Posted by & filed under Compost, Food Plants - Annual, Food Plants - Perennial, Land, Soil Rehabilitation.

Clean up

Over the last two years, here in South West Pennsylvania, a snow and wind storm knocked down a few trees in the back yard. This provided both resources and opened up a nice hole in the canopy where I could put those resources to use. The first thing I wanted to do was collect all of the yard refuse, both to see what I had to work with and to view the uncluttered land.

The tree began to coppice naturally from the upturned ground as well as from what was left of the trunk. This area was left untouched, filling with lots of wild carrots among the grass.

My clean-up expanded to include two neighbors’ steep hillsides that were full of carbon. After I harvested it, the underlying plants exploded with growth. After seeing what I was up to, other neighbors offered me their grass dumping pile, a lot of very dry branches, a load of aged horse manure, and some urbanite. Together with all my piles of yard waste and I had access to quite a large amount of resources. Big, small, and straight branches, dry pampas grass, “straw” from the hillside, a small amount of alfalfa hay, a pile of thorny brambles, and rocks from an old flower bed border would be converted into something more productive….

The spaces under the piles were always nice and wet even when it was warm and sunny for a few days in a row, showing that by covering the soil you can retain moisture. The piles were spread out over several places in the yard — this is just a few of them.

Soil

The soil is heavy clay. When wet it easily rolls out to 150mm (6in) or more. In areas around the foundation, the soil had been cooked into bricks! To counteract this I will incorporate a large amount of organic matter over time as well as adding some gypsum each season.

Compost

The fall before I had mixed the leaves with some old grass clippings, covering them over winter. The pile was not very big and did not break down much over the winter. I started turning it in the spring and mixed in some anaerobically decomposing, rich black stinky grass that had accumulated over years of mowing and dumping. It broke down to a rich compost in a few weeks.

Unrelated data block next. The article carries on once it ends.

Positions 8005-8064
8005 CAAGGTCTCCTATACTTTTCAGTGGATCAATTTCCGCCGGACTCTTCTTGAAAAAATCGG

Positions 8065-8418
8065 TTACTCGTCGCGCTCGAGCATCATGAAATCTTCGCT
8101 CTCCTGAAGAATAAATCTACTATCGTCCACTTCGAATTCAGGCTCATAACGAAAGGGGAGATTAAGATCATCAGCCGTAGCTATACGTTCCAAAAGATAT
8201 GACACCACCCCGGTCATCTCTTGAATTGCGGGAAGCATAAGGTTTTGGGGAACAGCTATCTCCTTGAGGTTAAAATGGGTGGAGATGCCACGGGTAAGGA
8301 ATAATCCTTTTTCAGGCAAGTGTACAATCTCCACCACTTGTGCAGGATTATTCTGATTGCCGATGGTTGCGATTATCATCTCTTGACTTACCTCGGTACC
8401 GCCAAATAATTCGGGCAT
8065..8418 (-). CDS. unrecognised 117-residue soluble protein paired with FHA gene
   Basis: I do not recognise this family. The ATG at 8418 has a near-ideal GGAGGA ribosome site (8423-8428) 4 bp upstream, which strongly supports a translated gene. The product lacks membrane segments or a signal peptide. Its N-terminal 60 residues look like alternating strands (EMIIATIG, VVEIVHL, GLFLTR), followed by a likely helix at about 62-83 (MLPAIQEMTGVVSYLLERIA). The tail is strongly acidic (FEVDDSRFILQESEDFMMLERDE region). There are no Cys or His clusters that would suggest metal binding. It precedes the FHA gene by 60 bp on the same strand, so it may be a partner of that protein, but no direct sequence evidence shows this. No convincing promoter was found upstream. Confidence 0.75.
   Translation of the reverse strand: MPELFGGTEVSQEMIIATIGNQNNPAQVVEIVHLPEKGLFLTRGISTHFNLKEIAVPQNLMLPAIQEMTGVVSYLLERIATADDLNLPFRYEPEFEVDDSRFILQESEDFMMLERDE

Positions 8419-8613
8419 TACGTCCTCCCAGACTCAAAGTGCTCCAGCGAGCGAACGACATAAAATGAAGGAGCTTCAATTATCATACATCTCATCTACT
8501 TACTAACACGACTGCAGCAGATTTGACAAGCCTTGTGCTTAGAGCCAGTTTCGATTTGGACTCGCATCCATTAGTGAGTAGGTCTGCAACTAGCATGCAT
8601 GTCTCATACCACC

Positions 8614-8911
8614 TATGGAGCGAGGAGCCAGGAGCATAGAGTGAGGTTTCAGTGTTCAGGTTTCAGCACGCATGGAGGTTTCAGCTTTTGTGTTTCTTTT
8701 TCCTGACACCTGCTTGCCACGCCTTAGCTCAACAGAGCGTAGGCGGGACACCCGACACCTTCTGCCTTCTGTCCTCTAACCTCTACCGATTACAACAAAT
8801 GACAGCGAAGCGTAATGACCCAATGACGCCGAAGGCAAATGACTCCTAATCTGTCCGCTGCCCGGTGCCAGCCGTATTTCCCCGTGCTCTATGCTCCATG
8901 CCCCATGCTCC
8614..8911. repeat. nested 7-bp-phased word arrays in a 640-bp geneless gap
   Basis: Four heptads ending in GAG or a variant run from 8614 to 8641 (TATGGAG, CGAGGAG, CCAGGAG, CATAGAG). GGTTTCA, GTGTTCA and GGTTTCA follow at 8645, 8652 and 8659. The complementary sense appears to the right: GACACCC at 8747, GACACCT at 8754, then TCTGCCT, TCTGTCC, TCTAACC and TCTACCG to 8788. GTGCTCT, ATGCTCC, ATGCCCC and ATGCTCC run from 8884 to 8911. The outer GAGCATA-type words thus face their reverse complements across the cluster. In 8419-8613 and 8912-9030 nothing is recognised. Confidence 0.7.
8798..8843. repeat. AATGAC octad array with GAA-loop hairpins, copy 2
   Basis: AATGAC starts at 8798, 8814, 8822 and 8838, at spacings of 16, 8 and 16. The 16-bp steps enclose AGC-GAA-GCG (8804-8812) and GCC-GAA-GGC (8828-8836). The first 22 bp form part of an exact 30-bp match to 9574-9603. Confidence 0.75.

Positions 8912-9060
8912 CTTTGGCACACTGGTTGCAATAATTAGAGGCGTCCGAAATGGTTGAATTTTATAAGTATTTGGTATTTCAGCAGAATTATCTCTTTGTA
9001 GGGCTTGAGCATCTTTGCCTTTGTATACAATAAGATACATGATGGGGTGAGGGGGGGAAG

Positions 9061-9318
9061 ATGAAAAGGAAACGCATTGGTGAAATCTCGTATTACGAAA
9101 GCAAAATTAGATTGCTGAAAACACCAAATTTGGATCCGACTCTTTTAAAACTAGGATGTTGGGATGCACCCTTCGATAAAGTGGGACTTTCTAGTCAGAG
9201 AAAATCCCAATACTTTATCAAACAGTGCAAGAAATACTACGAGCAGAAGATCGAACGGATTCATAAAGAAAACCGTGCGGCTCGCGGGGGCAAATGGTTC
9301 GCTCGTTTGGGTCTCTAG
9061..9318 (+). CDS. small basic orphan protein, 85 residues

The Plan

Here is a simple map I drew to give an idea of what the overall goal was. I was too late to plant the fruit trees this spring. Hopefully fall will provide me an opportunity to get them in. In the mean time I can focus on improving the soil.

Creek Bank

Several years ago the creek was slightly rerouted to prevent constant flooding. This resulted in a mound of fertile soil from the previous creek bed as well as a low spot in the yard. I filled the low area with branches and some dry grass then topped it off with the fertile mound of soil. This got rid of the mound of soil, almost filled the low area, and used up a number of twisted branches that I could not build with.

On this newly flattened area I planted heritage raspberries and a cherry bush. There is room here to plant two dwarf plum trees. I planted potatoes, beans, and more tomatoes here to help break up the clay and add more organic matter to the soil. The weeds and grass that grow here is chopped and dropped every few weeks. I leave the creek bank uncut to prevent erosion until the perennials grow bigger. Erosion is an issue further downstream; I hope to address this during the summer.

On the other side of the creek the soil was more heavy clay. I tilled it by hand with a shovel, added gypsum, and carted in several loads of compost. Lastly I covered the paths I would walk on with dry pampas grass and the areas around the fresh transplants with dry grass. I planted a few vegetables here and there to take advantage of the small size of the berry bushes. The tomato is growing very slow compared to the ones in the raised beds and the radishes are looking less than spherical. I plan to use more plantings of radish, let gone to seed, as a slow till that adds organic matter as well as a trap crop for flea beetles that were nibbling on my young tomato plants.

On the creek bank are Blackhawk raspberries and a tayberry that will be trellised over the creek, to colonize the other side of the bank.

Blueberries were planted on the south-facing north hill and in the center. Heavy spring rains drowned the Duke variety, but Bluecrop and Jersey are doing great. The native black raspberries on the right remain, as well as several others that were transplanted out to another part of the yard.

Also on the creek bank is a stand of Phyllostachys atrovaginata, Incense bamboo. This should grow to 6-9m (20-30ft in this climate) with a stem diameter of 50-75mm (2-3in) and provide a renewable building material (and edible shoots). Bamboo along the creek bank will also assist in preventing any future erosion. When I planted the bamboo, I divided off two sections of the rhizome about 50cm (20in). One was planted directly into another area of creek bank and sprung up in a matter of weeks.